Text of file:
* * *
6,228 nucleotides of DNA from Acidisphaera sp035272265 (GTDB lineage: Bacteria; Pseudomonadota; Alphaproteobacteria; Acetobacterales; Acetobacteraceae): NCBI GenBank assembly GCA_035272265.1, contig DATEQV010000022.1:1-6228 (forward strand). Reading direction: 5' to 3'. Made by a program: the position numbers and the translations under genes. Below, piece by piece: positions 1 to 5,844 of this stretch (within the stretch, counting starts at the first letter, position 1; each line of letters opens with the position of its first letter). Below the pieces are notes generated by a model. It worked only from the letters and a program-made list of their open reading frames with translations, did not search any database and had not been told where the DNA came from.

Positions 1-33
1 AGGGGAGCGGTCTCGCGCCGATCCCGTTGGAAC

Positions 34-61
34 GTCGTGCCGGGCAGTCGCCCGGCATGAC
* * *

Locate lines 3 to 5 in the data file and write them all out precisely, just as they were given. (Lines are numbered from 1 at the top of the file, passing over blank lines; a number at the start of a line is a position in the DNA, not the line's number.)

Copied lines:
1 AGGGGAGCGGTCTCGCGCCGATCCCGTTGGAAC

Positions 34-61
34 GTCGTGCCGGGCAGTCGCCCGGCATGAC